There is a growing number of elders who are experiencing loneliness in their community.  Some have been abandoned by their children who have moved to other cities. Others are unable to reach out and socialize because of their old age or their ill health. Trapped in solitude, they pray that someone would show care towards them, that someone would maybe take them out once in a while to the park. They are waiting for the help of good Samaritans to drive them to Church on Sundays so they can fulfill their Sunday obligation. They are waiting for the help of good Samaritans to provide an opportunity for them to receive the Sacrament of the Holy Eucharist. They are waiting for the help of good Samaritans to relax sometime in the fresh air. 

This story places before us many lessons. The first lesson is When God calls we have to listen and act. In the Bible we see all the people who received God’s call and acted immediately. When Abraham received the call he abandoned his country and his people to follow God. When Moses received the call of God he left everything and followed. When Elisha was called by Elijah, he sacrificed his oxen, left everything behind and followed Elijah. When Peter was called he left his fishing equipment behind and followed Jesus. This is what the good Samaritan did. He accepted the opportunity that God placed before him. But there were also many people who put their responsibilities as an excuse not to accept God’s call. When Jesus called the young man he said, “Lord, first let me go and bury my father.”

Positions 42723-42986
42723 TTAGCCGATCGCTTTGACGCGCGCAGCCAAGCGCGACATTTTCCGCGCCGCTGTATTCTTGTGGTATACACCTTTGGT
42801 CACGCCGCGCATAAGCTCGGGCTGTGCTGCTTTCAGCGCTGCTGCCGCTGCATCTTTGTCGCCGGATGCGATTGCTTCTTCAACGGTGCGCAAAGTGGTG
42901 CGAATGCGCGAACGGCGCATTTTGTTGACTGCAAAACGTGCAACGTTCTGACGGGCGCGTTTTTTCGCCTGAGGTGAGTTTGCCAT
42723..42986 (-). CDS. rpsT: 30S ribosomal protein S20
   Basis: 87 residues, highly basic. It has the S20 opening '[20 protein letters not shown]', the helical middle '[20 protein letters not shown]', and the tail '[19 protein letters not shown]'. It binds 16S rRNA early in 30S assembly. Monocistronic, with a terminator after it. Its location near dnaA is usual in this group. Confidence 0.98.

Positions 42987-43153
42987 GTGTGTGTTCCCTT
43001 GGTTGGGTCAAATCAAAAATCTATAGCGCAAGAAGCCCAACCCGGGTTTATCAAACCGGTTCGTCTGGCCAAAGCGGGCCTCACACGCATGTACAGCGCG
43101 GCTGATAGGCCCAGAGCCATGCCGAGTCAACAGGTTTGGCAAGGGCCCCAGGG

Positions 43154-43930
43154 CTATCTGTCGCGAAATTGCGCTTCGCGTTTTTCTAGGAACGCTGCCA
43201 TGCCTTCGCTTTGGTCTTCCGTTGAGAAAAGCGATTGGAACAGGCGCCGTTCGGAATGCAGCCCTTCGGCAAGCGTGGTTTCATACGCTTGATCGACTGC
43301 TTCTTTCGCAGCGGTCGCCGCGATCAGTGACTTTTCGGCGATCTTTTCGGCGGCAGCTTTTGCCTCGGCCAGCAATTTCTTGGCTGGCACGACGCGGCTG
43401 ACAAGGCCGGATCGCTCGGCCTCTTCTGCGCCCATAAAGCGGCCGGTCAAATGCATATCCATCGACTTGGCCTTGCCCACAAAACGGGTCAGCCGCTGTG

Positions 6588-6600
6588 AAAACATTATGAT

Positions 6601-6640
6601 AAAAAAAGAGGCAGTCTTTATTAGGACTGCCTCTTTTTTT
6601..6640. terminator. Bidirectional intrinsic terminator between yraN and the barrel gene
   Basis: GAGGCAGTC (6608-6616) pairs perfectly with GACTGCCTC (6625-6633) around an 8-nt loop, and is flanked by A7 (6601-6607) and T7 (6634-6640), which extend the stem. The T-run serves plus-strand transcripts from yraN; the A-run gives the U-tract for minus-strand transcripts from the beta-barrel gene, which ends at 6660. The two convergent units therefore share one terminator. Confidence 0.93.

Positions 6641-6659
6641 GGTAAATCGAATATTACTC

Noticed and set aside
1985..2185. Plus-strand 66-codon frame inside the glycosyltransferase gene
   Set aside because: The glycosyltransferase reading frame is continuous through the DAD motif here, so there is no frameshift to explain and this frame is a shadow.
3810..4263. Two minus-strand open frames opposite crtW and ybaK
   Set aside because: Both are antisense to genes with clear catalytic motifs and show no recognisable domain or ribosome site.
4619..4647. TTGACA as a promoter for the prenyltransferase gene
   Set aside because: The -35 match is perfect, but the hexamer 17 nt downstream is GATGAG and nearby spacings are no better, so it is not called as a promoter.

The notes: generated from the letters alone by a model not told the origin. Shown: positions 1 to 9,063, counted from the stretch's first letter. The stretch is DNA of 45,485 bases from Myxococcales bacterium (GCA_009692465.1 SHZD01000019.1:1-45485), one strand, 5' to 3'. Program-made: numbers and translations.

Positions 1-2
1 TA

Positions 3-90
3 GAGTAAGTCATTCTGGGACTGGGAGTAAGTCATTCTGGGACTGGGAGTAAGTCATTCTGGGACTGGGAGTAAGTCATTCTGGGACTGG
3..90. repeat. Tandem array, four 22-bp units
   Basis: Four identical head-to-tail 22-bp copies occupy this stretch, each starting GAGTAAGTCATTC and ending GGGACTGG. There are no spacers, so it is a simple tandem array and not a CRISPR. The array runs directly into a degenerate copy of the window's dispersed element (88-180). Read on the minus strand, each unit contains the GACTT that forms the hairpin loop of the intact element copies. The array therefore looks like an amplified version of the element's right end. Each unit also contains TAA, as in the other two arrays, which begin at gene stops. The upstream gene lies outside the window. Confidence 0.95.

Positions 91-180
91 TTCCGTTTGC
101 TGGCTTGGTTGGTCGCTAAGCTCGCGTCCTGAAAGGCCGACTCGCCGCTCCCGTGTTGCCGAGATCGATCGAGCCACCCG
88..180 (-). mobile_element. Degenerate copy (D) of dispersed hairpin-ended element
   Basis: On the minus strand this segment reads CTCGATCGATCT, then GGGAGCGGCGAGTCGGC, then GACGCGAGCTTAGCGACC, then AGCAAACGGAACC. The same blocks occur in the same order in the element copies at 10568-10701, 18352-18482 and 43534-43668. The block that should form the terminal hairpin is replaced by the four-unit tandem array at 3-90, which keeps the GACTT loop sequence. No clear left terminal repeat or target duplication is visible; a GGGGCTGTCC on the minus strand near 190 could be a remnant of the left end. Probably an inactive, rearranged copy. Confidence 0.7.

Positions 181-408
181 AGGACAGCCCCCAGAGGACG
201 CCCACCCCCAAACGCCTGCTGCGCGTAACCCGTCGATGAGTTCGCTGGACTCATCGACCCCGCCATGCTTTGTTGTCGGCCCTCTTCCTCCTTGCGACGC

The priest and Levite put their circumstance in their path and refused to accept the call of God. But the Samaritan did what his duty demanded.  Often we too allow our obligations and worldly wishes get in the way of loving our neighbors as Jesus asked of us.

The second lesson the parable gives is to help without expecting anything in return. There was no obvious benefit for the Samaritan to help the fallen man. The Samaritan knew that the wounded man might never see him again. Yet, he pressed on because he knew it’s the right thing to do. Being a Good Samaritan in the modern-day context is hard. Most of the time, we are so wrapped up in our own lives that we forget about our less fortunate brethren. But you can still fix that when we start with little acts of kindness. Think less about what others can do for us and more on what we can do for them. That, in itself, is already being a good Samaritan.